By: Amanda M. Fairweather, Esq.

Is there real estate involved in your loved one’s estate?  If real estate is involved, the Will may have designated that the property go to a certain heir or other beneficiary, or that the property be sold and the assets distributed equally or in whatever shares the decedent intended.

Power to Sell Real Estate

The Personal Representative of the estate may sell real estate by petitioning the court for a License to Sell, unless the Will waives this requirement. Even if the Will does include this “power to sell,” it may be wise to petition the court for a License to Sell, especially if there are disagreements amongst the heirs. A Petition for a License to Sell allows everyone the opportunity to be heard, grievances to be aired, and protects the Personal Representative from possible personal liability if something goes wrong, by getting a “stamp” of approval from a judge.

Highest and Best Price

Buyers must be informed that the Personal Representative has a fiduciary obligation to get the highest possible price on the sale of the real estate for the heirs of the estate. Not every broker or real estate attorney are familiar with this legal obligation or the probate process.  Our office is able to handle the probate of estates as well as the sale of real estate. In the event the Personal Representative receives a subsequent offer and the first buyer cannot or will not match the new offer amount, the Personal Representative is obligated to take that new and better offer.

Obtaining a License to Sell

When applying for the License to Sell Real Estate, the Personal Representative must have a signed Purchase and Sale Agreement with an agreed upon price and closing date. The purchase price forms the basis for the real estate license to be issued. If the price is modified afterwards, the Personal Representative must petition the court for another license. Licenses are granted for a fixed period of time, so you must make sure the correct closing date is on the license.

When applying, the Personal Representative must do the following:

  1. Submit the signed Purchase and Sale Agreement;
  2. Provide an inventory of all the estate’s assets approved by the heirs; that
  3. Include the terms of the sale, sale price, and description of the property.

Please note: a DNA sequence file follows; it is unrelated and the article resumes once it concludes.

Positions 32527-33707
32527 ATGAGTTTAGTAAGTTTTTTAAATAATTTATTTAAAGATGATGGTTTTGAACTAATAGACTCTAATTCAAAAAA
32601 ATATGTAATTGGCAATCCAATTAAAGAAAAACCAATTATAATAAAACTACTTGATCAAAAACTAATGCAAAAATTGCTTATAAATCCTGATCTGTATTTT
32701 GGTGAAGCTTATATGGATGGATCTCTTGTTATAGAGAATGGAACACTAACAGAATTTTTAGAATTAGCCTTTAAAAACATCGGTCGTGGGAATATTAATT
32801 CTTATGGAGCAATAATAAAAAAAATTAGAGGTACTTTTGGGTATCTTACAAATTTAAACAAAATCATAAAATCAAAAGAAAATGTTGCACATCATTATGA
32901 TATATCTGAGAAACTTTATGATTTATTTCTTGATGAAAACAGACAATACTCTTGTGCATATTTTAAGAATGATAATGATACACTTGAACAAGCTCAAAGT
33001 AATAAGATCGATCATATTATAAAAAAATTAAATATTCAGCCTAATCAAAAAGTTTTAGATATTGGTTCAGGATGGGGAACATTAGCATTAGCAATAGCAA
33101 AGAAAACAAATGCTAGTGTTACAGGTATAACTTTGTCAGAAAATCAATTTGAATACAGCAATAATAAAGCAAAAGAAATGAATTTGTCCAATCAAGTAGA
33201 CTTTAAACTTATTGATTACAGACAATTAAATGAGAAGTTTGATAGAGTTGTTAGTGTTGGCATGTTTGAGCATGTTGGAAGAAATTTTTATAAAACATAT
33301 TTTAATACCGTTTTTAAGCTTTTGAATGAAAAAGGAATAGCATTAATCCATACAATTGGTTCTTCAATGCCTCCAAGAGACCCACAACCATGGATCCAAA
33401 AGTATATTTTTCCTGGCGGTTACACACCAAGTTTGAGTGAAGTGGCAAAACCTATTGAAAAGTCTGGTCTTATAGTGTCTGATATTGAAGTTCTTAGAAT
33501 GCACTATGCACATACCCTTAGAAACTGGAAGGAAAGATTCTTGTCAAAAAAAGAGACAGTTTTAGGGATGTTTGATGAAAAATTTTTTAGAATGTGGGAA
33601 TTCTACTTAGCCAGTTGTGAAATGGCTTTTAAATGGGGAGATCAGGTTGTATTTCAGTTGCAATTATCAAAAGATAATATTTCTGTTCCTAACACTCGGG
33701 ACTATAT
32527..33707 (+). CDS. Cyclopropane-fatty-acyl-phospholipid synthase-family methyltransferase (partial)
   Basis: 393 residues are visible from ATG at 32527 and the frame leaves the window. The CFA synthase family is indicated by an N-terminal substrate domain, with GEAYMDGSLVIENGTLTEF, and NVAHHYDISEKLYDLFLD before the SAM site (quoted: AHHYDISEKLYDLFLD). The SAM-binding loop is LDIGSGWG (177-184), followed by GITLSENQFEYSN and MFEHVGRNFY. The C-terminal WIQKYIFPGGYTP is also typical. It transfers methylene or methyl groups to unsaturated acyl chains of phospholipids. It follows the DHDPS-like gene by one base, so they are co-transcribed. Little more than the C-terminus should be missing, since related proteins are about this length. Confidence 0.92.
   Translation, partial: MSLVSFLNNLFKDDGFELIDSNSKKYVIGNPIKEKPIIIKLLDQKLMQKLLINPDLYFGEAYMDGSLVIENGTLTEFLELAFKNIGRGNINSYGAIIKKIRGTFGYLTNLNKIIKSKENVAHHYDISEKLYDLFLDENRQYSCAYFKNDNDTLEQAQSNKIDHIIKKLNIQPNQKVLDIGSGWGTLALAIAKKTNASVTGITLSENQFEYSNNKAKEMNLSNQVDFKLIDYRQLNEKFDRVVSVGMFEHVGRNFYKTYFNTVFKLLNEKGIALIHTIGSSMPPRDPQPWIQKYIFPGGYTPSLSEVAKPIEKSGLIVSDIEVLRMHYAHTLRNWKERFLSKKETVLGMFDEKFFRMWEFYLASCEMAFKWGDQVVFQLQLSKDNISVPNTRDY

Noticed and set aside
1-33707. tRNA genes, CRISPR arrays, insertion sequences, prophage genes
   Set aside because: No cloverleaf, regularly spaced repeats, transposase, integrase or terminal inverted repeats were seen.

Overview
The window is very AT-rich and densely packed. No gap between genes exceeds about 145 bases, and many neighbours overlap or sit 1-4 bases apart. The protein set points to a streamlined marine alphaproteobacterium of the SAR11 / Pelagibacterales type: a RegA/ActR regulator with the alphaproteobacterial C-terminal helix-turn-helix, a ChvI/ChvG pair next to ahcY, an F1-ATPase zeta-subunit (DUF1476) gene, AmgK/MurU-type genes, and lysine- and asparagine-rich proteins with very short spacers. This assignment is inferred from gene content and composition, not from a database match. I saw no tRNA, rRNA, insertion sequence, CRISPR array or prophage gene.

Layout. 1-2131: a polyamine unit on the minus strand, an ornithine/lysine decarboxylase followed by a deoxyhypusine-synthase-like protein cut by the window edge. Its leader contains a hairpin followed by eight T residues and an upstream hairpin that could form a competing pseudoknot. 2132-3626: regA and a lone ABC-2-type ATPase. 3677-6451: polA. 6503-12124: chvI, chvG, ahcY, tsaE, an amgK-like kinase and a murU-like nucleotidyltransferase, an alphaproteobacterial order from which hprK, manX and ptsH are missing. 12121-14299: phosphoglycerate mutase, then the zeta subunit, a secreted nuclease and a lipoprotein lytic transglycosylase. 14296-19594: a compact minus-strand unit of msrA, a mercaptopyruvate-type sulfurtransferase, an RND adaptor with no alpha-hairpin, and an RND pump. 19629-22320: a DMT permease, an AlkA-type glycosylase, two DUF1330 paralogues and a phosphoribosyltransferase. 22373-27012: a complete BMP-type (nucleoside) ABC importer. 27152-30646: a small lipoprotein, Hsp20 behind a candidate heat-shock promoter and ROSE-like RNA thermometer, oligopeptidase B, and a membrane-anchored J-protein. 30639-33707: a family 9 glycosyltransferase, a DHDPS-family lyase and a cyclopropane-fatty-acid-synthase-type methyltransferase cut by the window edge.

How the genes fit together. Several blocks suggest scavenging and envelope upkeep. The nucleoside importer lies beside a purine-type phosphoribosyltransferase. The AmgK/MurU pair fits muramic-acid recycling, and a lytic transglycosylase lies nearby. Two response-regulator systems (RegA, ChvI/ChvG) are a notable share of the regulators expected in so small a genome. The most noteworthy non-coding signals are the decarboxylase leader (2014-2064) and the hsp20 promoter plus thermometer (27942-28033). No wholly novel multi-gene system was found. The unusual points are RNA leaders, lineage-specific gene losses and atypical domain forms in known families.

The Personal Representative’s obligation to sell at the sales price should have language in the Purchase and Sales Agreement that makes it contingent upon the Personal Representative obtaining the License to Sell from the court at the absolute highest price possible; that the Personal Representative’s License to Sell granted by the Court is still in effect as of the date of closing and that no higher or better offer comes in before conveyance of the real estate. This can protect the Personal Representative in the event a higher offer does come in so that the Personal Representative can consider the better offer without risk of being sued by the original buyer, or the heirs at law.

Recorded or Registered Land

In Massachusetts there is both recorded and registered land. If registered land is involved, the title documents will need to be approved by the Land Court prior to the sale of the real estate. Obtaining Land Court approval is a detail-oriented process, and a Personal Representative must exercise care in choosing a law firm that has experience with estate sales involving registered land.


When real estate is involved in an estate, it is important to have an attorney who specializes in both probate and real estate representing you. Casey & Lundregan P.C. has successfully represented many estates with complex real estate transactions involving both recorded and registered land. Our knowledge and experience will help you navigate these difficult matters smoothly.